30/05/2017 - Partners for Resilience 2017 Global Platform Official Statement

Distinguished delegates,

Partners for Resilience is an Alliance of  over 50 local civil society organisations world-wide supported by a strategic partnership of the Netherlands Red Cross, Red Cross Red Crescent Climate Centre, Cordaid, CARE Netherlands and Wetlands International.  The Alliance strengthens community resilience through integrating climate change adaptation and ecosystem management and restoration into risk reduction.

We can all agree that risks are rising and changing rapidly. And that  preventing or reducing disasters is better than responding to them. But while this is understood and captured in many dialogues and  policy frameworks, including the Sendai Framework, fundamental change is still needed. We need more practice that is locally anchored, multisector and multi-actor, that removes the silos between different disciplines. We need large scale initiatives that can transform whole landscapes, rural and urban, into safer and more prosperous places. We must strengthen  local solutions  that can withstand  today’s risks and also future risks that could expose our children to disasters, because climate change, rapid and unplanned urbanisation,  and mismanagement of our land and water resources are aggravating risks.   

90% of all disasters are water-related. And therefore it is essential to understand and address the ‘water dynamics’ in the larger landscape. Key throughout the planning and implementation stages is that special attention is paid to communities most at risk. So that investments are sensitive to and informed by community interests. For example, a dam and its operation not only generates electricity that stimulates growth for many citizens, but also ensures that flows needed to sustain vital ecosystems and community livelihoods downstream are guaranteed. And that dam overspills that cause floods are managed effectively, and combined with effective early warning systems.

Communities exposed to hazards are equal partners and not beneficiaries of aid. They have knowledge and understand their environments often better. Our work must empower them to manage many of these risks. As an example, PfR in KATAKWI District, in Uganda, worked closely with communities to combine their traditional knowledge with scientific information to analyse future climate risks, and develop early warning indicators.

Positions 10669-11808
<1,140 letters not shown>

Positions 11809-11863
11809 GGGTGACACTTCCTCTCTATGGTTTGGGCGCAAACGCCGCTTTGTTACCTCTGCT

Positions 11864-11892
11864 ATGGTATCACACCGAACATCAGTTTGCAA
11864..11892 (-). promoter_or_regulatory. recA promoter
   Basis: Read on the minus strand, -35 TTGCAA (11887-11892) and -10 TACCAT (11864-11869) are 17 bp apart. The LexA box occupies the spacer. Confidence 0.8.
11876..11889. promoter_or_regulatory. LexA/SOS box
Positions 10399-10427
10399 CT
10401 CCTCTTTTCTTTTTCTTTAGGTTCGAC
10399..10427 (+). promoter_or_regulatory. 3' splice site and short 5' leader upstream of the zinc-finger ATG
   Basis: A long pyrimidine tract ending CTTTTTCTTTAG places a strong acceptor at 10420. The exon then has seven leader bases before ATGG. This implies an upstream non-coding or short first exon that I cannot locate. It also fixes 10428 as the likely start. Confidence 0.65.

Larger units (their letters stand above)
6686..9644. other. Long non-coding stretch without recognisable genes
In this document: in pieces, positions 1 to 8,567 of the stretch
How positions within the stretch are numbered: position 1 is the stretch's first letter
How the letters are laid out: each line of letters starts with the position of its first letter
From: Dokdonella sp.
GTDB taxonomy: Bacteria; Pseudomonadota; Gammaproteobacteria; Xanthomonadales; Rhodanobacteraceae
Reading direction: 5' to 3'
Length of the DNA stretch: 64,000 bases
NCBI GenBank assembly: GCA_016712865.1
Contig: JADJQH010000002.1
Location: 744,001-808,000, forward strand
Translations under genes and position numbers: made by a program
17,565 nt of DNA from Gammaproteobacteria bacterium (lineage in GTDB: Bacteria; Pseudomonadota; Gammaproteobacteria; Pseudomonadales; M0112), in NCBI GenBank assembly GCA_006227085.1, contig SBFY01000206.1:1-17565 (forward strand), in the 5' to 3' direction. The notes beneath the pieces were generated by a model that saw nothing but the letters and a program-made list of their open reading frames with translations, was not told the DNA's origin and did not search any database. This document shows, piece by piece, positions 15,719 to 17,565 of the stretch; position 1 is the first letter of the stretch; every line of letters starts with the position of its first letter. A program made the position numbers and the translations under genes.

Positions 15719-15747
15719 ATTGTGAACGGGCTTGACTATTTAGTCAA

As indicated risks are changing over time due to climate change that is affecting the frequency and intensity of extreme weather events. Another way to use science to address these changing risks is through Forecast Based financing, an innovative financing scheme that PfR is advancing today.  Forecast-based Financing recognizes that there are often science based forecasts available but no resources made available to act before a disaster. 

Furthermore, investments in ecosystem-based DRR strategies are cost-effective. These ecosystems offer multiple benefits to society. Investments in ecosystems are a major opportunity for development. And climate finance can offer the resources for nature based solutions.

Your Excellencies, leaving Cancun, our focus should be What it takes to speed up implementation of Sendai, Sustainable Development Goals and Climate agreements. Our actions must ensure vulnerable people, especially women and children, are empowered to manage disaster risk. For us now and for a safer future for our children. Thank you!

Watch the full statement here 




  • Dialogue and Dissent Strengthening the capacity of civil society to engage in dialogues with stakeholders for improved disaster risk reduction policies, practices, and investments.
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  • Up-scaling Eco-DRR Increasing communities resilience and reducing disaster risks through ecosystem-based solutions.
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